LesothoDisease never reportedOIE, 2012
LibyaReported present or known to be presentBoargob and Muhammed, 1989; OIE, 2012
MadagascarDisease never reportedOIE, 2012
MalawiNo information availableOIE, 2012
MaliNo information availableOIE, 2012
MauritiusDisease never reportedOIE, 2012
MoroccoLast reported2011OIE, 2012
MozambiqueDisease not reportedOIE, 2012
NamibiaPresentOIE, 2012
NigeriaNo information availableAmin and Silsmore, 1993; OIE, 2012
RéunionDisease not reportedOIE, 2012
RwandaNo information availableOIE, 2012
Sao Tome and PrincipeNo information availableOIE, 2012
SenegalNo information availableOIE, 2012
SeychellesDisease not reportedOIE, 2012
SomaliaPresentOstanello et al., 1999; OIE, 2012
South AfricaLast reported2010Ribeiro et al., 1990; OIE, 2012
SudanDisease never reportedOIE, 2012
SwazilandPresentOIE, 2012
TanzaniaDisease not reportedOIE, 2012
TogoNo information availableOIE, 2012
TunisiaPresentOIE, 2012
UgandaPresentOloffs et al., 1998; OIE, 2012
ZambiaNo information availableOIE, 2012
ZimbabweDisease not reportedOIE, 2012

North America

BermudaDisease not reportedOIE Handistatus, 2005
CanadaDisease never reportedOIE, 2009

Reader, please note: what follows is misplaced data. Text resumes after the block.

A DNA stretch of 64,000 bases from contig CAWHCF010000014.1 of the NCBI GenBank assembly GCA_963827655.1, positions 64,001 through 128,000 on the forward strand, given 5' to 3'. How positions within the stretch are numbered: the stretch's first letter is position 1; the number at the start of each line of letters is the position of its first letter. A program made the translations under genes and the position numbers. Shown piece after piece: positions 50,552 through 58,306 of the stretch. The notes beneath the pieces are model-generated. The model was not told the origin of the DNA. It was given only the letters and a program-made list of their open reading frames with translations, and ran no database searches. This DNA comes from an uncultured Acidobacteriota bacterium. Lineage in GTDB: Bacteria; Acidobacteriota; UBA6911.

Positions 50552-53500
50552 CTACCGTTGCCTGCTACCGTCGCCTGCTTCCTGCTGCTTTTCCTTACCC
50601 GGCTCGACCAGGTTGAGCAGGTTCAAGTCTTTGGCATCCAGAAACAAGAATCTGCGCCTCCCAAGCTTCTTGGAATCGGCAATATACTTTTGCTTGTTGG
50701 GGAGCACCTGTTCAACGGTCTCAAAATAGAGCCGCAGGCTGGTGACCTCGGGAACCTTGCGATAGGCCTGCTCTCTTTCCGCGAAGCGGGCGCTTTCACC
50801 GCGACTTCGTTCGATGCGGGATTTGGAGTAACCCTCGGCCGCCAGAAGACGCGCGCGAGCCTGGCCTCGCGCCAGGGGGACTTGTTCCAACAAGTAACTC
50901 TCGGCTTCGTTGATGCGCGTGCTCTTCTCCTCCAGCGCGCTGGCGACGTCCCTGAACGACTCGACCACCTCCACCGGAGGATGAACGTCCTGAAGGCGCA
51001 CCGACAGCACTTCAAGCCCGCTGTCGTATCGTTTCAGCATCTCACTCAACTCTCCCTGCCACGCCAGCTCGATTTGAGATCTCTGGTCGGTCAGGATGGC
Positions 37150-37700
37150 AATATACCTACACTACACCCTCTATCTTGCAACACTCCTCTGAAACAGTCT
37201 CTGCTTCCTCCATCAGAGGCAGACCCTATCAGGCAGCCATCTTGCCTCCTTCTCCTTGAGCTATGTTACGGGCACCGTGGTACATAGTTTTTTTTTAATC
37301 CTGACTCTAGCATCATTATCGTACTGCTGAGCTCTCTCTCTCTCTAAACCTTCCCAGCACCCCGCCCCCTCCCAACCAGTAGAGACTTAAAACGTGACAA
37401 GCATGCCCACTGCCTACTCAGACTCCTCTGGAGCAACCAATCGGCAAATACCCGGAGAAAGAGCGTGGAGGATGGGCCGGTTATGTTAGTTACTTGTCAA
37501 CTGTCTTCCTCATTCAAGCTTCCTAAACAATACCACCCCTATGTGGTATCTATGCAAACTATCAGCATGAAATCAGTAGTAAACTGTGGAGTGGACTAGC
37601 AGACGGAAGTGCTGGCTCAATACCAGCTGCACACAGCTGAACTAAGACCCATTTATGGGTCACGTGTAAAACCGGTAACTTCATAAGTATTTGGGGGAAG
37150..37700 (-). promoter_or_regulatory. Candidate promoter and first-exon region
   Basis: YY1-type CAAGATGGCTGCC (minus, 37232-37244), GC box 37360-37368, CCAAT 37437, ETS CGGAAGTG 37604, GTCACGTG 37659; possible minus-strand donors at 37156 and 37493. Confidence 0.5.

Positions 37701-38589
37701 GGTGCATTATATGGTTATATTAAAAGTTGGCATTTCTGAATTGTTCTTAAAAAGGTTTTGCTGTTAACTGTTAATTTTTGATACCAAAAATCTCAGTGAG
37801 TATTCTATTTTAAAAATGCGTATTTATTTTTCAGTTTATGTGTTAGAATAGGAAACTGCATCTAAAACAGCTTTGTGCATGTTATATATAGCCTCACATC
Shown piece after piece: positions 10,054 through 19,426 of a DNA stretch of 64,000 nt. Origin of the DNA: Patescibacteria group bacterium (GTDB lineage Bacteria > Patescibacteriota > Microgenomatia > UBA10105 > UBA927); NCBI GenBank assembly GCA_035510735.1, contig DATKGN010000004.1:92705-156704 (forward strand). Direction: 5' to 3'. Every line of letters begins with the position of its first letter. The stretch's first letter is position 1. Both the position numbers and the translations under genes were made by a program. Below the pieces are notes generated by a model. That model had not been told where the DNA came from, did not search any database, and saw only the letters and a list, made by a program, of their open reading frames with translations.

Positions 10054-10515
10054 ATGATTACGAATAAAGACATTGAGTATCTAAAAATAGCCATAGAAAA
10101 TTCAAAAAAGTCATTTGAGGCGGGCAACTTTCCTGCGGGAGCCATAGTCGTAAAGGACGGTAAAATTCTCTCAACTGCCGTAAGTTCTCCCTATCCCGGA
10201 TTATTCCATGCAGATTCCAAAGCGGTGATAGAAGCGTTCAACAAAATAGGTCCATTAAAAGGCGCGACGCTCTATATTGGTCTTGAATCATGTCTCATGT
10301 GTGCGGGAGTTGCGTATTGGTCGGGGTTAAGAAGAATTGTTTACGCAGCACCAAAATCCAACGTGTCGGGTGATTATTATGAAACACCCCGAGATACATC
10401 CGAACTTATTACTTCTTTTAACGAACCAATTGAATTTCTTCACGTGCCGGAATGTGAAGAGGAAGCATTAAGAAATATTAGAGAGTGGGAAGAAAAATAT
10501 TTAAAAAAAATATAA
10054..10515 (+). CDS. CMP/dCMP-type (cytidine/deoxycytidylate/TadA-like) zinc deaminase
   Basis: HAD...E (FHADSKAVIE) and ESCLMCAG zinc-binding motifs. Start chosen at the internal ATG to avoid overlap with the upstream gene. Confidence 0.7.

GreenlandDisease never reportedOIE, 2009
MexicoPresentNULLQuezada et al., 1997; OIE, 2009
USADisease not reportedOIE, 2009

Central America and Caribbean

BarbadosDisease never reportedOIE Handistatus, 2005
BelizeDisease not reportedOIE, 2009
British Virgin IslandsDisease never reportedOIE Handistatus, 2005
Cayman IslandsDisease not reportedOIE Handistatus, 2005
Costa RicaNo information availableOIE, 2009
CubaDisease never reportedOIE, 2009
CuraçaoDisease not reportedOIE Handistatus, 2005
DominicaDisease not reportedOIE Handistatus, 2005
Dominican RepublicNo information availableOIE, 2009
El SalvadorNo information availableOIE, 2009
GuadeloupeNo information availableOIE, 2009
GuatemalaDisease not reportedOIE, 2009
HaitiNo information availableOIE, 2009
HondurasNo information availableOIE, 2009
JamaicaDisease never reportedOIE, 2009
MartiniqueDisease not reportedOIE, 2009
NicaraguaNo information availableOIE, 2009
PanamaNo information availableOIE, 2009
Saint Kitts and NevisNo information availableOIE Handistatus, 2005
Saint Vincent and the GrenadinesNo information availableOIE Handistatus, 2005
Trinidad and TobagoDisease never reportedOIE Handistatus, 2005
United States Virgin IslandsPresentAhl et al., 1993

South America

ArgentinaPresentNULLRusso and Monzón, 1998; OIE, 2009
BoliviaAbsent, reported but not confirmedOIE, 2009
BrazilDisease never reportedOIE, 2009
-Sao PauloPresentGouvêa et al., 1989
ChileDisease not reportedOIE, 2009
ColombiaDisease never reportedOIE, 2009
EcuadorNo information availableOIE, 2009
Falkland IslandsDisease never reportedOIE Handistatus, 2005
French GuianaDisease not reportedOIE, 2009
GuyanaDisease not reportedOIE Handistatus, 2005
ParaguayNo information availableOIE Handistatus, 2005
PeruRestricted distributionOIE, 2009
UruguayDisease never reportedOIE, 2009
VenezuelaDisease never reportedOIE, 2009

Europe

AlbaniaPresentOIE, 2009